Afterwards, Konta said: “There are not words big enough to describe the support you the crowd have shown me. I really appreciate it from the bottom of my heart.”
Andrea Petkovic or Ekaterina Makarova will be next up for the Eastbourne local in the last eight, with the pair scheduled to finish their match tomorrow – which Petkovic currently leads 1-0 – after rain curtailed play in the early evening. Agnieszka Radwanska, the top seed, had far too much for Canada’s Eugenie Bouchard, as she cruised to a 6-3 6-3 success in the second match of the afternoon. The latter appeared to be recapturing some form after comfortably progressing past Varvara Lepchenko and Irina Camelia-Begu, but came unstuck against the wily Pole, who executed her plan well, forcing Bouchard to play the extra ball regularly. Radwanska broke in the third game of the match, and held onto the edge before streaking to the set, winning the last eight points.
The second set was a more topsy-turvy affair with Bouchard taking first blood. However, the world number 48 lost the break immediately before dropping her serve again next time around. Unwilling to die down, she got through Radwanska in the following game. But a sloppy effort at 3-4 provided the world number three with a chance to close out the match on serve, which she did to 30. Dominika Cibulkova will play Radwanska in the quarter finals, after the Slovakian worked past Katerina Bondarenko in two hours on Court 1. The Ukrainian took early command of the first set with an early break, but couldn’t serve out the set as Cibulkova reeled off four games. But the 12th seed was not without nerves either, as Bondarenko broke to move the set into a tie-break, which she lost 7-3. A freer Cibulkova stormed through the first half of the second set, moving 4-0 up, and even though a brief fightback was staged, the diminutive player claimed a 7-6 6-3 win.
Caroline Wozniacki failed to build on her victory over Sam Stosur, losing out in three sets to Monica Puig in the first match of the day. The contest, which began 90 minutes later than expected following rain, looked to be going in the Dane’s favour when she won the first set 6-4. But she lost the momentum late in the second set, when Puig snared a break to move 5-3 up, before serving the set out to 15. The world number 41 won the first two games of the final set, but Wozniacki capitalised on a loose game from Puig make it 2-2. However, the 2009 champion rarely found things easy on serve, and the pressure eventually told. Puig broke in the often-crucial seventh game, and held steady thereafter to chalk up a 4-6 6-3 6-4 win in two hours and 15 minutes.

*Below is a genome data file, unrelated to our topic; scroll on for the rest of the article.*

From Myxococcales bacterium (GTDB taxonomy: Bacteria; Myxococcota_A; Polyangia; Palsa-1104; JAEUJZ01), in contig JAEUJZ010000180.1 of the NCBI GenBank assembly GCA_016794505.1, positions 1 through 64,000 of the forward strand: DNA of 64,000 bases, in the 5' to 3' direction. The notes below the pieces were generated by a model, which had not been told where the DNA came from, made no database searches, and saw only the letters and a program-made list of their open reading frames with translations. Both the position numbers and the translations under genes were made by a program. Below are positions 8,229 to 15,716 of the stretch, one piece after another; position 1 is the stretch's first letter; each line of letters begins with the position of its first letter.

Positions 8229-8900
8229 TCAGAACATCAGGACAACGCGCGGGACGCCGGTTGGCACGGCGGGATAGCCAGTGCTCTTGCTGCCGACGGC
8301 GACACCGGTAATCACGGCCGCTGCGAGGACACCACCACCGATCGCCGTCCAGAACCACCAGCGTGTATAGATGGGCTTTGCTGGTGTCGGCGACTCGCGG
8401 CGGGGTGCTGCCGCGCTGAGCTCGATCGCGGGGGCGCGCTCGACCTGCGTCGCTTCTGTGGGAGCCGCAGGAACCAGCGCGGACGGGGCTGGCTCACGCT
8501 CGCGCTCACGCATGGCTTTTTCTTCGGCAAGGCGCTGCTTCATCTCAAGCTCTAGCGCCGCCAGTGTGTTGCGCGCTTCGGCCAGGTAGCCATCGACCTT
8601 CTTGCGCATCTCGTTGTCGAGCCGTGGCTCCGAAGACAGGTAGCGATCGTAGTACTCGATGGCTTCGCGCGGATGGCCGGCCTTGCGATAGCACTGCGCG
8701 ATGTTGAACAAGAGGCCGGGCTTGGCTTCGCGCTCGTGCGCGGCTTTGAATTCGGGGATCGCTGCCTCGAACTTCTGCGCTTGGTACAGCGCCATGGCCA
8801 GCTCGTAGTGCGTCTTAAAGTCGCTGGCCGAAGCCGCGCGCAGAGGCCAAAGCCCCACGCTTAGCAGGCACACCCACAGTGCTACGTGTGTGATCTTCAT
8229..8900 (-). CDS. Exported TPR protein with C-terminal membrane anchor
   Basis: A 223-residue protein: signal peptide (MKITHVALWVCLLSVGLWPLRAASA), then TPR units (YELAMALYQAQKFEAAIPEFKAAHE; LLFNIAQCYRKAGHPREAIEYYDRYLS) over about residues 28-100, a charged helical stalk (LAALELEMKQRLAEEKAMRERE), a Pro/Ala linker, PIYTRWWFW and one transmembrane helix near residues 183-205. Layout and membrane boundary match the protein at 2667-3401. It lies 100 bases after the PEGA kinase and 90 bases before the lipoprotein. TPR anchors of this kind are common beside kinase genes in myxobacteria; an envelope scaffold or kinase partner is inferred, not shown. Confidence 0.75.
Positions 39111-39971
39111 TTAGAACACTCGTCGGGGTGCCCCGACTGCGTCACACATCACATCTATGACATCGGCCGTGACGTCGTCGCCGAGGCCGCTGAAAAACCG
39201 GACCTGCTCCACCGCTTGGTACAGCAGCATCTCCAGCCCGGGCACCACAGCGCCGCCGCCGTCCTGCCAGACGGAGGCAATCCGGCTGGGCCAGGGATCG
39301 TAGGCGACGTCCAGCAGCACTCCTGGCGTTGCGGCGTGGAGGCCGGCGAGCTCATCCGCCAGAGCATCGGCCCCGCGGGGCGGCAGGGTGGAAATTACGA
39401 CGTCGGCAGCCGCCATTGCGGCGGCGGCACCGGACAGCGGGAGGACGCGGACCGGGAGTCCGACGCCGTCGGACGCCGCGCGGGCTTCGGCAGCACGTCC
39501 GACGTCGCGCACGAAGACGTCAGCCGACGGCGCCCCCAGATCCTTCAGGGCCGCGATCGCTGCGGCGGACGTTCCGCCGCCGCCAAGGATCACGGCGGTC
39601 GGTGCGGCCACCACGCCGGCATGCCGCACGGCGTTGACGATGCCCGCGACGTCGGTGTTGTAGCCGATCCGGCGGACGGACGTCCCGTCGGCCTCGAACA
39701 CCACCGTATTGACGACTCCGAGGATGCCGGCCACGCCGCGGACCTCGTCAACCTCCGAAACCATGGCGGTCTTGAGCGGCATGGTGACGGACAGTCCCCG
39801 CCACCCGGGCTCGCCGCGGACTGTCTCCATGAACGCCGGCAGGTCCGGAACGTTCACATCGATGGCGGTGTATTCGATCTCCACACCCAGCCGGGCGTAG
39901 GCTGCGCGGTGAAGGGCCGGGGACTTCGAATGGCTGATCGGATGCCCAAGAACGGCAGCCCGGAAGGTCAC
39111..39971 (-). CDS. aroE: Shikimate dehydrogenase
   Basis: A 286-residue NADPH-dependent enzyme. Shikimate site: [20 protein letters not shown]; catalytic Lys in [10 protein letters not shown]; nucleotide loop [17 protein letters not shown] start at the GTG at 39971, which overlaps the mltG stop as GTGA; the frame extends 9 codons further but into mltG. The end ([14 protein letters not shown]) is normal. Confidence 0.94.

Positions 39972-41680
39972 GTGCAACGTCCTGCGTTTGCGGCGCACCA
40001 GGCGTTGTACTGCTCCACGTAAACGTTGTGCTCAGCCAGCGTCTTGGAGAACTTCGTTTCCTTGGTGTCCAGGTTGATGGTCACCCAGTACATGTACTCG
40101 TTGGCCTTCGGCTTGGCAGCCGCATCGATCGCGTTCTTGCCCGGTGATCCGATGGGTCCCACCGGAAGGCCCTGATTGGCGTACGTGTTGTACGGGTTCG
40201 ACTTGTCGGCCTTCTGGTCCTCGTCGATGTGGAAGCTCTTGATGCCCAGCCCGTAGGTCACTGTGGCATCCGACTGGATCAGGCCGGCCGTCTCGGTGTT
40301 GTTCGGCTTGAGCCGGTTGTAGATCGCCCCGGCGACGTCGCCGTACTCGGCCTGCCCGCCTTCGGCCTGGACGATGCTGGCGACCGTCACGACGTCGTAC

Puig will now face Kristina Mladenovic, after the Frenchwoman saw off Anna-Lena Friedsam in straight sets.
Elsewhere, Elena Vesnina built on her win over 2015 champion Belinda Bencic, with a 7-6 6-4 defeat of American qualifier Madison Brengle.
A rain-affected day leaves a scheduling headache for Thursday, with two third-round matches still incomplete. Doi and Pliskova will conclude their match on Court 1 before Petkovic and Makarova resume their battle.
Mladenovic and qualifier Puig are first up on Centre Court, before Radwanska takes on Cibulkova. Vesnina then awaits the winner of Doi-Pliskova, with Konta rounding off the action against Petkovic or Makarova.
2016 WTA Mallorca Preview Predictions Niall Clarke, Tennis Atlantic
Wimbledon is fast approaching, and the WTA will take to Mallorca for their grass court preparations.
Location: Mallorca, Spain
Prize money: $226,750
Date: June 13th– June 19th
Top eight seeds (ranking)
Garbine Muguruza (2)
Jelena Jankovic (24)
Ana Ivanovic (25)
Kristina Mladenovic (32)
First round matches to watch
Muguruza (Photo: Mallorca Open)
Garbine Muguruza vs Kirsten Flipkens: it is always interesting to see how a first-time grand slam winner performs after winning a maiden major, and with Muguruza it is no different.
The Spaniard returns to her home country in preparation for Wimbledon where she made the final in 2015. She has traditionally struggled to adapt to the different conditions, but she found the formula at Wimbledon and seems much more comfortable on the grass.
Flipkens, though is a very solid grass courter and a former Wimbledon semi- finalist in her own right. The Belgian’s form is not great, but she might take inspiration by returning to the grass.
Kiki Mladenovic (Photo: Christopher Levy @Tennis_Shots)
Kristina Mladenovic vs Sabine Lisicki: On the subject of former Wimbledon finalists and players who suit the grass, Mladenovic has been drawn against Lisicki.
There is something about the grass that brings the German to life no matter how poor her form. Mladenovic, on the other hand, has found form in recent weeks after a poor start to the season.
Lisicki leads the head to head 2-1, but all their meetings have been on hard courts. This match will likely come down to who is in better form.